UDP provides two services not provided by the IP layer. It provides port numbers to help distinguish different user requests and, optionally, a checksum capability to verify that the data arrived intact.
In the Open Systems Interconnection (OSI) communication model, UDP, like TCP, is in layer 4, the Transport Layer.

UL / UL listing
The UL stands for "Underwriters Laboratory".Now it is independent and non-profit. It tests electrical components and equipment for potential hazards. When something is UL-listed, that means that the UL has tested the device, and it meets their requirements for safety - ie: fire or shock hazard.It doesn't necessarily mean that the device actually does what it's supposed to, just that it probably won't kill you. The UL does not have power of law in the U.S. -- you are permitted to buy and install non-UL-listed devices. However,insurance policies sometimes have clauses in them that will limit their liability in case of a claim made in response to the failure of a non-UL-listed device. Furthermore, in many situations the NEC will require that a wiring component used for a specific purpose is UL-listed for that purpose. Indirectly, this means that certain parts of your wiring must be UL-listed before an inspector will approve it and/or occupancy permits issued.

Victor Home System; used by most VCRs as the recording medium.

Variofocal Lens
This type of lens has the capability of varying its focal length in order to zoom in on images. An auto iris feature is required in order to achieve this. Variofocal lenses are contrasted with fixed focal lenses, which are less expensive and often allows more light to pass through them at their set length, enabling better detection in low light circumstances.

Video Equalization/Corrector
A device which can correct for various frequency losses in the transmission of a video signal, the losses typically being due to long distance transmission.

Vertical resolution
The number of horizontal lines resolved in a picture is called the vertical resolution, and is determined by the television scanning method, be it NTSC, PAL, or some other format.

Vibration sensor
A device that activates when it detects vibrations in its detection zone, and then activates a specific surveillance camera is known as a vibration sensor.

Video compression
This technique (often a MPEG format) compresses video into lower bit rates for easier Internet transmission, often along narrower bandwidths. Video or audio is compressed to shrink file size, ensuring acceptable transfer speed. Compressed video can sometimes be of a noticeably lower quality, but still clear enough to be useful.AVC is the successor to MPEG as the new video compression standard.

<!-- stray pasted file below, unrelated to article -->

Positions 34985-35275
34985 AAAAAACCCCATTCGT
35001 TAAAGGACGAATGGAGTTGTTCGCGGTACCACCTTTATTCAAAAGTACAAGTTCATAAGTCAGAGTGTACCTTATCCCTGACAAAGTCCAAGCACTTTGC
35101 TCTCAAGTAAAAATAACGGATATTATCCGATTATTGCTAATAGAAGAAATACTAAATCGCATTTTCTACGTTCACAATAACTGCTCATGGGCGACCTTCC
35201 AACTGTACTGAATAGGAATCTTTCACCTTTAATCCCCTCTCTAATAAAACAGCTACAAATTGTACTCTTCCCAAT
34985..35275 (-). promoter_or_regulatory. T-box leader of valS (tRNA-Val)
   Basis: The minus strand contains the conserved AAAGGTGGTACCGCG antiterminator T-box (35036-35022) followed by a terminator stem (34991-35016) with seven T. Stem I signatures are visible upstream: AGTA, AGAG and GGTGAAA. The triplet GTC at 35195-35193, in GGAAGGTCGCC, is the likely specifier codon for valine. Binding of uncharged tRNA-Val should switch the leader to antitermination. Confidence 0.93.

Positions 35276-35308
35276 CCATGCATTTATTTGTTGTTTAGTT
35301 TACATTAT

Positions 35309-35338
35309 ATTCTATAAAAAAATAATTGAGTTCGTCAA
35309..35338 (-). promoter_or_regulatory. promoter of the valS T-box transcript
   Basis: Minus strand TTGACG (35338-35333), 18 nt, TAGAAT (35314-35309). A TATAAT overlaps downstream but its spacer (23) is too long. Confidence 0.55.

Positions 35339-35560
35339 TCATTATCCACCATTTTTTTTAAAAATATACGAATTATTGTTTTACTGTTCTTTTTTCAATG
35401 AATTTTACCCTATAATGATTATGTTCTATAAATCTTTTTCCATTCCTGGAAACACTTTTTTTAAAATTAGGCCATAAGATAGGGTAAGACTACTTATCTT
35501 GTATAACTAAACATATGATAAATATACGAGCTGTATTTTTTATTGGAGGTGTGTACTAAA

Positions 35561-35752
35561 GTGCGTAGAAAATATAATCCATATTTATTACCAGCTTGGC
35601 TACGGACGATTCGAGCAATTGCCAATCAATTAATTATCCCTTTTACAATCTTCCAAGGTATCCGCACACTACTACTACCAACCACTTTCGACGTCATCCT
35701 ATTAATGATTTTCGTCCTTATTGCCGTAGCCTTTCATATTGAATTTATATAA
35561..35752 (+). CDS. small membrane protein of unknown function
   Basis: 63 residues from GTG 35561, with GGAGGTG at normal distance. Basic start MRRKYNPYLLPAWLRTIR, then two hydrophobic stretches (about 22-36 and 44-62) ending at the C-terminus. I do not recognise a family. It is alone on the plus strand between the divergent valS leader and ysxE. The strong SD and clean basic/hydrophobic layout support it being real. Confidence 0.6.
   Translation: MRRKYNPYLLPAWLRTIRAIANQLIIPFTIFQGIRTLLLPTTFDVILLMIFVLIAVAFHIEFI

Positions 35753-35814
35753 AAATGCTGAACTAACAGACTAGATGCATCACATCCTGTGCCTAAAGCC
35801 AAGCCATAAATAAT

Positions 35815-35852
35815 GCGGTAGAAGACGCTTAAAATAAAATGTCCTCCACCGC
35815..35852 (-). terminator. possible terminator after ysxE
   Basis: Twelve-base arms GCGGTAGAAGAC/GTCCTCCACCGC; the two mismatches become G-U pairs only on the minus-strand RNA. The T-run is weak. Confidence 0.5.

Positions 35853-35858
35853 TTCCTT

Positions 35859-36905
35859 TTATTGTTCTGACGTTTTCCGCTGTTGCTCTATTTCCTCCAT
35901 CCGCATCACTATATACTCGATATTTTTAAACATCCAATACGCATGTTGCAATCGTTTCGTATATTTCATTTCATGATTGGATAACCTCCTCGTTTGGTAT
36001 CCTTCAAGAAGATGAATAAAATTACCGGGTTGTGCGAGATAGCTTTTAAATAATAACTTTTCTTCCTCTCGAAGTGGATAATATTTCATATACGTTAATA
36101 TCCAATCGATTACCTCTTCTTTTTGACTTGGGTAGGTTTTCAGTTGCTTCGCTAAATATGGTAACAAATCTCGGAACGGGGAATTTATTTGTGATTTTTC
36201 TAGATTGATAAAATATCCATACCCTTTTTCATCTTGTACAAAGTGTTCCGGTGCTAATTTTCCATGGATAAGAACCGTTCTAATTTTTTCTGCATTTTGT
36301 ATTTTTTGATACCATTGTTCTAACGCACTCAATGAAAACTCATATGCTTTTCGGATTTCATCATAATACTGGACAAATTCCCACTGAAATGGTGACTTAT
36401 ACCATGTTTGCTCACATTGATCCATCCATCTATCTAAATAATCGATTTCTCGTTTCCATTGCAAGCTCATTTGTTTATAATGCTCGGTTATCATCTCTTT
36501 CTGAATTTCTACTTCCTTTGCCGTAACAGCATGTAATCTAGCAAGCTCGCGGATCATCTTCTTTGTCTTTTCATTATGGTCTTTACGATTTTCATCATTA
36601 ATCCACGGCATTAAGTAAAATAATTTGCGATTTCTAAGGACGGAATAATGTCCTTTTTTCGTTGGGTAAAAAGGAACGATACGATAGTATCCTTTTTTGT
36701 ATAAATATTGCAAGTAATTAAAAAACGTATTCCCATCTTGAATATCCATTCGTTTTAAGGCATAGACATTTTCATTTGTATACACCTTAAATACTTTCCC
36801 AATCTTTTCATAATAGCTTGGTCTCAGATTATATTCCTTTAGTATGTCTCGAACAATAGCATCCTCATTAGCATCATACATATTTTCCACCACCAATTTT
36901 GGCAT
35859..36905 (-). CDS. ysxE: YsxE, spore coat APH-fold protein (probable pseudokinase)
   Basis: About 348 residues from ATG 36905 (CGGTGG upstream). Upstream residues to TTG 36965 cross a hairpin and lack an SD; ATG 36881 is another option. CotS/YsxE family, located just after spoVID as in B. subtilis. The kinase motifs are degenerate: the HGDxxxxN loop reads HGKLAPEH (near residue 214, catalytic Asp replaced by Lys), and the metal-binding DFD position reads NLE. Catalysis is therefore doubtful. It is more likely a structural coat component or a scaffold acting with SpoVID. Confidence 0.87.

Video Analytics
Video analytics scan incoming video feeds to (1) optimize storage or (2) to identify threatening/interesting events.
Storage optimization is the most commonly used application of video analytics. In its simplest form, video analytics examines video feeds to identify changes in motion. Based on the presence or absence of motion, the video management system can decide not to store video or store video at a lower frame rate or resolution. Because surveillance video captures long periods of inactivity (like hallways and staircases, buildings when they are closed, etc.), using motion analytics can reduce storage consumption by 60% - 80% relative to continuously recording.
Using video analytics to identify threatening/interesting events is the more 'exciting' form of video analytics. Indeed, generally when industry people talk of video analytics, this is their intended reference. Common examples of this are perimeter violation, abandoned object, people counting and license plate recognition. The goal of these types of video analytics is to pro-actively identify security incidents and to stop them in progress (e.g., perimeter violation spots a thief jumping your fence so that you can stop them in real time, license plate recognition identifies a vehicle belonging to a wanted criminal so you can apprehend him).
These video analytics have been generally viewed as a disappointment. While many observers believe that video analytics will improve, the video analytics market is currently contracting (in response to its issues and the recession)


VQD (Video Quality Diagnosis) is a feature that monitors the video for abnormal qualities (i.e., blurred image, abnormal brightness, and color cast). An alarm will be triggered and linked with configured response actions.

Video amplifier
This device boosts the strength of a video signal.

Video distribution amplifier
This amplifier is able to boost signal strength and also to create multiple video signal outputs.

Video Motion Detector
A detection technology which can respond to pre-determined changes in the video, and
generate an alarm condition and/or initiate some other function within the system.

Video Line Amplifier /Video Equalization/Corrector
A device providing amplification of the video signal along a transmission line. which can correct for various frequency losses in the transmission of a video signal, the losses typically being due to long distance transmission.

Video server
This enables an analog camera to be converted into an IP camera, able to stream digital video over an office network, phone, or ISDN connection. Therefore, an analog based surveillance system can be upgraded and networked to function as an IP surveillance system.

Video Management System